There is a little "gothca" to the lack of a semicolon following
CARDS/DATALINES data. Usually, the combination of the two tokens RUN and ;
form a step boundary. As long as they occur sequentially it doesn't matter
if there are spaces or lines between them. For example, the following code
works just fine:
put 'this is a test making test';
x = _n_;
However, if the RUN is coming after CARDS/DATALINES data, the RUN and the ;
*must* be on the same physical line. For example:
This causes an error as the value "run" is trying to be read into the
numeric variable x. Putting the RUN and ; on the same line solves the
"problem" as does inserting a null line (;) between 3 and RUN.
If I had to take my shot at Ron's question - the six step boundaries are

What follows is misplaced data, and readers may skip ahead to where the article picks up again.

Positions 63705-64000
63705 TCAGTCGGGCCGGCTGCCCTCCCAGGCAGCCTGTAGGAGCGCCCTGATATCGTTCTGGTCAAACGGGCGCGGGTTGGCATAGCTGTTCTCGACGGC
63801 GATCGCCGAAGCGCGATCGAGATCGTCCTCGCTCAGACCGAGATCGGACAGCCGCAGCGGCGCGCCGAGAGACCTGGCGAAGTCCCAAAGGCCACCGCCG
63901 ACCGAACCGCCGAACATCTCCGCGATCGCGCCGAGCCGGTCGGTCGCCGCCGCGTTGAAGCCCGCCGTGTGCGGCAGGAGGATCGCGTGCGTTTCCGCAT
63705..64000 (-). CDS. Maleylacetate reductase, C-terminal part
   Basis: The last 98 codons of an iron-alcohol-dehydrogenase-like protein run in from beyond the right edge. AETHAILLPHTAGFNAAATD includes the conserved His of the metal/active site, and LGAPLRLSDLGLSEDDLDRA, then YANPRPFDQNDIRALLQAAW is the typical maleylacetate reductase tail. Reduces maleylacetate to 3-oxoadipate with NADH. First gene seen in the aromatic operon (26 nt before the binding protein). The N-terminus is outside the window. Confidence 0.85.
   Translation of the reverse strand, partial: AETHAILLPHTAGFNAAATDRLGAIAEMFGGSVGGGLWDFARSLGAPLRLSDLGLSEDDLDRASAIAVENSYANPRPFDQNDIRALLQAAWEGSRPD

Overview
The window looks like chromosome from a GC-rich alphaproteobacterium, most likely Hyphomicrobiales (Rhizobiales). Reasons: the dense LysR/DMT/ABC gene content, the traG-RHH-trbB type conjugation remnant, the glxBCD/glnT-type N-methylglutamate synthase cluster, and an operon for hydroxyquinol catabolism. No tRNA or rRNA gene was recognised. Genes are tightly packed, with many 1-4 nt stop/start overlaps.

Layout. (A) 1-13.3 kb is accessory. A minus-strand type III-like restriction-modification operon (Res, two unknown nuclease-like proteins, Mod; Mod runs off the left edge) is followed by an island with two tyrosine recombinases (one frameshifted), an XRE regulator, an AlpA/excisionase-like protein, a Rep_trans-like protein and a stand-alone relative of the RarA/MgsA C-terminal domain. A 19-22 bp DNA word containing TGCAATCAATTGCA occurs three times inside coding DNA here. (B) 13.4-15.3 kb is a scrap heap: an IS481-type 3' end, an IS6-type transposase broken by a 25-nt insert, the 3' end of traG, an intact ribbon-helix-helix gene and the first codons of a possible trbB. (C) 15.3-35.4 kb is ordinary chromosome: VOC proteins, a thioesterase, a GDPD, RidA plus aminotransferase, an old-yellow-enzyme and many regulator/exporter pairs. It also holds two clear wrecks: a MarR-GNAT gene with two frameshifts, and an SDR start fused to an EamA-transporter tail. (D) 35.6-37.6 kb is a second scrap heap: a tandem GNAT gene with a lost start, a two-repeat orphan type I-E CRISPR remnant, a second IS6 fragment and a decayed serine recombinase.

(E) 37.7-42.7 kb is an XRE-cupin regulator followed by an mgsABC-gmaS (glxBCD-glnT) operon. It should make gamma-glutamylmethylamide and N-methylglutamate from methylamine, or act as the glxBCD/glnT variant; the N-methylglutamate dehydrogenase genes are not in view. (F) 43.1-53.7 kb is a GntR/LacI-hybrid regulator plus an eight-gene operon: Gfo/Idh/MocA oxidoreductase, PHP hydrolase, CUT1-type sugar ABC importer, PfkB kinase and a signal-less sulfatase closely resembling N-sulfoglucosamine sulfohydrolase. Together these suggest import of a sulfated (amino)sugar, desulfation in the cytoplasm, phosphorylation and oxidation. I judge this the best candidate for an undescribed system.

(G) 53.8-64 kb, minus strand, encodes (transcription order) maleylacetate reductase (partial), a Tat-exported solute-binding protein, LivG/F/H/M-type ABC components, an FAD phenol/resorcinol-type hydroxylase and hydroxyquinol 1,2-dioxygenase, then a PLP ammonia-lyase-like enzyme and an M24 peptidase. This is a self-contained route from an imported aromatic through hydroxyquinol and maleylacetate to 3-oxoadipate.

RUN;, PROC, DATA, %MACRO, %MEND;, and ; when following CARDS or DATALINES
WA State Caseload Forecast Council
(360) 902-0086 voice
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From: Fehd, Ronald J. [mailto:rjf2@CDC.GOV]
Sent: Friday, November 19, 1999 11:01 AM
Subject: Re: I'll take SAS History for 200, Alex.
From: Lambert, Bob [mailto:Bob_Lambert@AFCC.COM]
/Why is semicolon needed at end of cards statement?
What SAS statements are step boundaries? [hint: six items]
Ya gotta know this stuff in order to do macros.
Ron Fehd that maven CDC Atlanta GA